Roughly 4 billion years ago, Mars looked a lot different than it does today. For starters, its atmosphere was thicker and warmer, and liquid water flowed across its surface. This included rivers, standing lakes, and even a deep ocean that covered much of the northern hemisphere. Evidence of this warm, watery past has been preserved all over the planet in the form of lakebeds, river valleys, and river deltas.
For some time, scientists have been trying to answer a simple question: where did all that water go? Did it escape into space after Mars lost its atmosphere, or retreat somewhere? According to new research from Caltech and the NASA Jet Propulsion Laboratory (JPL), between 30% and 90% of Mars’ water went underground. These findings contradict the widely-accepted theory that Mars lost its water to space over the course of eons.
5 years after a heart throbbing Martian touchdown, Curiosity is climbing Vera Rubin Ridge in search of “aqueous minerals” and “clays” for clues to possible past life while capturing “truly breathtaking” vistas of humongous Mount Sharp – her primary destination – and the stark eroded rim of the Gale Crater landing zone from ever higher elevations, NASA scientists tell Universe Today in a new mission update.
“Curiosity is doing well, over five years into the mission,” Michael Meyer, NASA Lead Scientist, Mars Exploration Program, NASA Headquarters told Universe Today in an interview.
“A key finding is the discovery of an extended period of habitability on ancient Mars.”
The car-sized rover soft landed on Mars inside Gale Crater on August 6, 2012 using the ingenious and never before tried “sky crane” system.
A rare glimpse of Curiosity’s arm and turret mounted skyward pointing drill is illustrated with our lead mosaic from Sol 1833 of the robot’s life on Mars – showing a panoramic view around the alien terrain from her current location in October 2017 while actively at work analyzing soil samples.
“Your mosaic is absolutely gorgeous!’ Jim Green, NASA Director Planetary Science Division, NASA Headquarters, Washington D.C., told Universe Today
“We are at such a height on Mt Sharp to see the rim of Gale Crater and the top of the mountain. Truly breathtaking.”
The rover has ascended more than 300 meters in elevation over the past 5 years of exploration and discovery from the crater floor to the mountain ridge. She is driving to the top of Vera Rubin Ridge at this moment and always on the lookout for research worthy targets of opportunity.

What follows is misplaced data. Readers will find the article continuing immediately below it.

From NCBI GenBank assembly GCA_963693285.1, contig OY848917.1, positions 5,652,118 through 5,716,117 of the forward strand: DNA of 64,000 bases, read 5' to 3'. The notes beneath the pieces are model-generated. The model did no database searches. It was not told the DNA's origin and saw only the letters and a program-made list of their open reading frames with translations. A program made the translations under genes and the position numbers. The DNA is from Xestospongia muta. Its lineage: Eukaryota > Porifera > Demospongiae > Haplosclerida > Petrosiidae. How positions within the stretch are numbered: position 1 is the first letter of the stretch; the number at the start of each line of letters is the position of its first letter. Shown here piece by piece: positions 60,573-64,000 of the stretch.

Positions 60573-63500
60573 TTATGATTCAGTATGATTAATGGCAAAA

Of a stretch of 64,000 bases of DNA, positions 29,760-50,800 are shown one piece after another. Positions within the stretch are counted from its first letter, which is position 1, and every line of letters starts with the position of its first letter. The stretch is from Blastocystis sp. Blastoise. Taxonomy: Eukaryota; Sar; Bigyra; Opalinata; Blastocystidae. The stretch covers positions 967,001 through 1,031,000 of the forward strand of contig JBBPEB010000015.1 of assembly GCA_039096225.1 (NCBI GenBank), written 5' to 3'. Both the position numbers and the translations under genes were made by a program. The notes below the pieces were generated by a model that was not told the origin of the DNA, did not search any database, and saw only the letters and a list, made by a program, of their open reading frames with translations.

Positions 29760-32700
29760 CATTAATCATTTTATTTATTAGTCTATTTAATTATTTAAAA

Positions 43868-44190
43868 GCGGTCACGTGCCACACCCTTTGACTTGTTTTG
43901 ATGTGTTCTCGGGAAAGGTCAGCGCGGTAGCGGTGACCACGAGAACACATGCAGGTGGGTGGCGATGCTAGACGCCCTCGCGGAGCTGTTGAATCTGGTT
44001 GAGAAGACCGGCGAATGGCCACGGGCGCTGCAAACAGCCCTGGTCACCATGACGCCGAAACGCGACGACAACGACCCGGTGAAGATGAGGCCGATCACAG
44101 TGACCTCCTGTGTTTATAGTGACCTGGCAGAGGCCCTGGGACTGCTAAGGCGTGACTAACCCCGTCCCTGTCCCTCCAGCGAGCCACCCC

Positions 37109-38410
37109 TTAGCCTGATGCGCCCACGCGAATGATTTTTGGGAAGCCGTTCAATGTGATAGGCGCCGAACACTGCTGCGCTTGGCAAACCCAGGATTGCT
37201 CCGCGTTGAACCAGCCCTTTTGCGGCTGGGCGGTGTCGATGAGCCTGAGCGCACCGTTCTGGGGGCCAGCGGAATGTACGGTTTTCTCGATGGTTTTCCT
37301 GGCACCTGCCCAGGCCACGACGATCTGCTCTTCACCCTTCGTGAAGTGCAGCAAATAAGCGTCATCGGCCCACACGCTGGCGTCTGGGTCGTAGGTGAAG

Additionally, the Sol 1833 Vera Rubin Ridge mosaic, stitched by the imaging team of Ken Kremer and Marco Di Lorenzo, shows portions of the trek ahead to the priceless scientific bounty of aqueous mineral signatures detected by spectrometers years earlier from orbit by NASA’s fleet of Red Planet orbiters.
“Curiosity is on Vera Rubin Ridge (aka Hematite Ridge) – it is the first aqueous mineral signature that we have seen from space, a driver for selecting Gale Crater,” NASA HQ Mars Lead Scientist Meyer elaborated.
“And now we have access to it.”
The Sol 1833 photomosaic illustrates Curiosity maneuvering her 7 foot long (2 meter) robotic arm during a period when she was processing and delivering a sample of the “Ogunquit Beach” for drop off to the inlet of the CheMin instrument earlier in October. The “Ogunquit Beach” sample is dune material that was collected at Bagnold Dune II this past spring.
The sample drop is significant because the drill has not been operational for some time.
“Ogunquit Beach” sediment materials were successfully delivered to the CheMin and SAM instruments over the following sols and multiple analyses are in progress.
To date three CheMin integrations of “Ogunquit Beach” have been completed. Each one brings the mineralogy into sharper focus.
What’s the status of the rover health at 5 years, the wheels and the drill?
“All the instruments are doing great and the wheels are holding up,” Meyer explained.
“When 3 grousers break, 60% life has been used – this has not happened yet and they are being periodically monitored. The one exception is the drill feed (see detailed update below).”
NASA’s 1 ton Curiosity Mars Science Laboratory (MSL) rover is now closer than ever to the mineral signatures that were the key reason why Mount Sharp was chosen as the robots landing site years ago by the scientists leading the unprecedented mission.